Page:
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This article was first published 9 years ago  » News » SIMI plans to make the most of IM's downfall

SIMI plans to make the most of IM's downfall

By Vicky Nanjappa
May 30, 2014 14:34 IST
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With the Indian Mujahideen in shambles, the Students Islamic Movement of India plans to occupy its space and become a proxy for the Taliban or Al Qaeda, reports Vicky Nanjappa.

Ab Modi teri baari (Modi, now it is your turn)' -- this slogan from 18 members of SIMI outside a court in Bhopal on May 19, alerted security agencies about a possible threat to Prime Minister Narendra Modi.

SIMI activists, led by Abu Faisal, who were in court for a hearing on terror-related cases, also hailed the Taliban. For the last seven years, all major incidents of home-grown terrorism have been attributed to the Indian Mujahideen. With several IM leaders captured in recent months, that organisation is in shambles.

The slogans against Modi heard outside the Bhopal court have been attributed to two factors -- one, that SIMI trying to make itself noticed, and two, an attempt to rally its cadres and hit at the Modi government.

Faisal, in his interrogation, told the police that he had lots of plans.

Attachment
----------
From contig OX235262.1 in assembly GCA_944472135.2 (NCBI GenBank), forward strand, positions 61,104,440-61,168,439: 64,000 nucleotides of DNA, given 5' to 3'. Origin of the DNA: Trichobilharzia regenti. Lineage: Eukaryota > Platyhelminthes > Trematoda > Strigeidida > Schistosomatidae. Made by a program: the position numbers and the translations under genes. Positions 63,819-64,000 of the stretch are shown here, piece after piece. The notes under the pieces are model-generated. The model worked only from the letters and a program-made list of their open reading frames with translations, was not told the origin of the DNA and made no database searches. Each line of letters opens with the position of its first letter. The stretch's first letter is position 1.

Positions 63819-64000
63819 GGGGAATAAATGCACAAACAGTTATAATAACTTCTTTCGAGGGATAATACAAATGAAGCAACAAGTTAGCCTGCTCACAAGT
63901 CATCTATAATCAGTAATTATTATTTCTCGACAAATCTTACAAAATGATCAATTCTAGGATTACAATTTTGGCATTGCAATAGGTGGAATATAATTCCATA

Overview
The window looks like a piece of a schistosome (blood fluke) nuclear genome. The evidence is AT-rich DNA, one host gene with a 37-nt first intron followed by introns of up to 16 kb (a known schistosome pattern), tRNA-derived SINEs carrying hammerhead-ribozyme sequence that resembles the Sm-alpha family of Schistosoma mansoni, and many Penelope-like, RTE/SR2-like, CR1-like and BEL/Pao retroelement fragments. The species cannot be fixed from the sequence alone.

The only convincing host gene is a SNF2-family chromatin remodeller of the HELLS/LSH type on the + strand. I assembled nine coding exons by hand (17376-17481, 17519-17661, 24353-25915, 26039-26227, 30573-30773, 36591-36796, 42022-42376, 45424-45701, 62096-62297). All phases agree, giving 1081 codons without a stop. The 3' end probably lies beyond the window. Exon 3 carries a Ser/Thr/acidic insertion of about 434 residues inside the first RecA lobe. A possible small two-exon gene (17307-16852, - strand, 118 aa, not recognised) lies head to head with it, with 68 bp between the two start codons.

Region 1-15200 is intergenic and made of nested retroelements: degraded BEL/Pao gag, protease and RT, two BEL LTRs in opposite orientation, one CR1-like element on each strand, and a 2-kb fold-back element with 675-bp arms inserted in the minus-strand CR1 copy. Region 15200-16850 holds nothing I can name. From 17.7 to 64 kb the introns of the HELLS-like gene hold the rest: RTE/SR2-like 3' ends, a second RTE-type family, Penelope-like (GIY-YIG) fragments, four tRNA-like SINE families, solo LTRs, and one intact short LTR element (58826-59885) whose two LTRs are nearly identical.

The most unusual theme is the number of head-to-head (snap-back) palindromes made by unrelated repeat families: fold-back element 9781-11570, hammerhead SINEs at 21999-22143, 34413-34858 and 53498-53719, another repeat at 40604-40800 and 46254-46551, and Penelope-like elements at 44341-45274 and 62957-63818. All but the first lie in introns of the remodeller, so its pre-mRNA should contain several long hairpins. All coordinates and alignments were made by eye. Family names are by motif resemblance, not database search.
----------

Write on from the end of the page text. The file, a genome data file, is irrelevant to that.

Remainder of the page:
“We want to gain as much attention on an international scale. We had planned on taking Americans as hostages too. Our major plan was to break into Sabarmati jail and free our chief Safdar Nagori,” he told his interrogators.

He told the police that he had planned to enter Gujarat some time next month with a team of nearly 30 operatives, engage the security personnel in a gun battle, blow up the walls and secure the release of their leader.

“We were confident of this operation because we had successfully executed the jailbreak at Khandwa jail on October 2, 2013,” he said.

Faisal's interrogation revealed that that this module of the terror group acts independently and does not report to the ISI. It is a conscious decision, since they would prefer to be associated with the Taliban or the Al Qaeda. SIMI finds the interference by ISI unwelcome, and many of them believe that the ISI is not vocal against Americans who are in Afghanistan. In fact, the ISI tries and prevents any direct confrontation with the United States.

According to the Intelligence Bureau, SIMI stands a chance once US forces leave Afghanistan. For, after the West moves out, the Al Qaeda and the Taliban will try and gain control in the region. India, on the other hand, would want engagement in Afghanistan. This is when SIMI feels it could come in handy, and believes it could act as a proxy in India to the Al Qaeda or the Taliban. 

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Vicky Nanjappa
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